Category: Car Care

DIY Car Detailing

cardetailingFrom the folks at thriftydiva:

 

1. Start from the top down wiping your car out. We didn’t do this and had to re-wipe everything down. You want to clean the windows and dashboard first from the top down. You would do the same thing in a house. If you start from the bottom up, when you clean your dashboards all the dust will go back on the floor.

2. Get everything out of your car and trunk. We got everything out. There was nothing left in our car except for the stuff in the glove compartment. This made cleaning so much easier.

3. Shop vac your car. This was my favorite part. Those vacuums at the car wash usually cost around $1.00 for 3 minutes. I hate that pressure to get it done in that time. This is where those awesome shop vacs comes in handy. We paid $39.99 for a large one from Home Depot at Christmas and it is just as powerful as the ones at the car wash. It was so awesome to turn it on and have as much time as I wanted. I was able to get it perfectly clean with no crumbs left.

4. Use a good fabric cleaner. We went to home depot and found a great upholstery and floor cleaner for $4.99. We cleaned the carpets and my toddler soiled seats. It looks brand new now!

Read more HERE…

Car Tips

1. Never use reconstituted antifreeze. It is found on the shelf of almost every autoparts store in America. You are putting your engine at risk by using this sub-standard fluid. Stick to a popular brand of ethylene-glycol based coolant. To back up this claim, General Motors published an advisory stating that they are not aware of any chemical that can be added to `used’ coolant to restore it to an acceptable rate. However, on the bright side, at the time this is being written, a few companies are working on solving this problem.

2. If you are buying a used car and want to find out if it has been recalled by the manufacturer for certain defects or repairs, just take the VIN (Vehicle Identification Number) to the local dealership. They can access the information via computer for you free of charge.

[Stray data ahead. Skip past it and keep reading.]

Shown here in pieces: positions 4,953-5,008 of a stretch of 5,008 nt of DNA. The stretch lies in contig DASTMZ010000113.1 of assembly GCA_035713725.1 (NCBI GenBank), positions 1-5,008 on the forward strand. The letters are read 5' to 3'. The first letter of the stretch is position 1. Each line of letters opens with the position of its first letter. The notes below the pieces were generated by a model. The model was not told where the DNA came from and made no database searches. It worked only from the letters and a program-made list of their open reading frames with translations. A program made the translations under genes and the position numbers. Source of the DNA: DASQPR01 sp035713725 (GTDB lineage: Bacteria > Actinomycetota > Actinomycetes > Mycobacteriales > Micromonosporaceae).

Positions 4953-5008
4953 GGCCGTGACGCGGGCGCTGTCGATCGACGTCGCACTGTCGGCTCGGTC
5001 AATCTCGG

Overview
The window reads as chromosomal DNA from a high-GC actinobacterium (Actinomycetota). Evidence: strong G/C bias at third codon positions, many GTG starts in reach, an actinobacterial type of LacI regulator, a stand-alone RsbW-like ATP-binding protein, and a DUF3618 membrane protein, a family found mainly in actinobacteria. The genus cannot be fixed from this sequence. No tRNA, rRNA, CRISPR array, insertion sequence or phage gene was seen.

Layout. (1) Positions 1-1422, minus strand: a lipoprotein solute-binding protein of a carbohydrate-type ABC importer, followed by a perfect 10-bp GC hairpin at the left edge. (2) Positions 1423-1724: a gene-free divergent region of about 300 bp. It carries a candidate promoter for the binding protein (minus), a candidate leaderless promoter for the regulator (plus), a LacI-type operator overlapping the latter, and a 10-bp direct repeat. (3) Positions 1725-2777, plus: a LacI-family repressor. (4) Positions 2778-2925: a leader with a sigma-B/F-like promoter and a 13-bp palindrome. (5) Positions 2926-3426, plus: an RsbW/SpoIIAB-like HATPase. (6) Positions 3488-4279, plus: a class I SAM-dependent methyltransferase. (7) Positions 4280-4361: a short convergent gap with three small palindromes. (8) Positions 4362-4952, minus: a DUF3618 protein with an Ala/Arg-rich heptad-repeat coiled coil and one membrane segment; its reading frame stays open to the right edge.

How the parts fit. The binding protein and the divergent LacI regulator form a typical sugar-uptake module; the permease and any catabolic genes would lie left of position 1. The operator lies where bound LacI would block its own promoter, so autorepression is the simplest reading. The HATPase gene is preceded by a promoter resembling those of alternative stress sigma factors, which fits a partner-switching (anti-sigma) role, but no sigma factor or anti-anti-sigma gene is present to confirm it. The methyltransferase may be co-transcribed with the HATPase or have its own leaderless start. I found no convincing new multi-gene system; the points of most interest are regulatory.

car-start

3. Never try to start your car for more that 20 seconds at a time. It causes extreme amperage draw and can sometimes damage battery cables (even melt the protective insulation down). But more important than that is, it can ruin the starter. The starter is only designed for running short intervals. So take a one minute break between every 20 second interval of using the starter.

4. If your engine has ever overheated, the transmission has likely overheated too. Make sure to change the transmission fluid promptly. It is important to your transmission’s longevity. Once the transmission fluid overheats, it loses much of its protective properties.

5. Tires do not need to be rotated unless they are wearing unevenly. Unnecessary tire rotation is a common waste of money.

6. If you feel a pulsation or vibration during braking, many mechanics will automatically machine your front brake discs. Sometimes this vibration can be your rear drums. To tell the difference, try to notice if the vibration is coming through the steering wheel or through your seat. The steering wheel indicates front brakes, your seat indicates rear drums. You can use this method to also determine the front or rear location of other general vibrations.

7. Keep in mind the oil pressure light on the dashboard is not a foolproof system. If the light does come on, the engine has been without oil long enough to do severe damage.

8. If the water does not bead up on the car’s exterior after it has rained, it is time for a wax job. Your car should be waxed twice a year; more if you drive near salt water or park your car outside.

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9. Never get lost on an interstate again. There is a system to the numbering. One or two digit even- numbered highways indicates major East to West routes. One or two digit odd-numbered highways are major North to South routes. Three digit even-numbered highways show loop routes around a city. Three digit odd-numbered highway head to or from a center city.

10. If white smoke flows from your exhaust after the engine warms up, it could indicate a leaky head gasket (this is commonly referred to as a blown head gasket). The coolant leaks into the combustion chamber and burns to make the white smoke. Other symptoms to look for are oil in the radiator fluid or water in the engine oil. Also be aware that white smoke can also just mean that the car is running rich. However, a rich running engine will usually emit white smoke immediately after start-up and continue thereafter.

Lots more HERE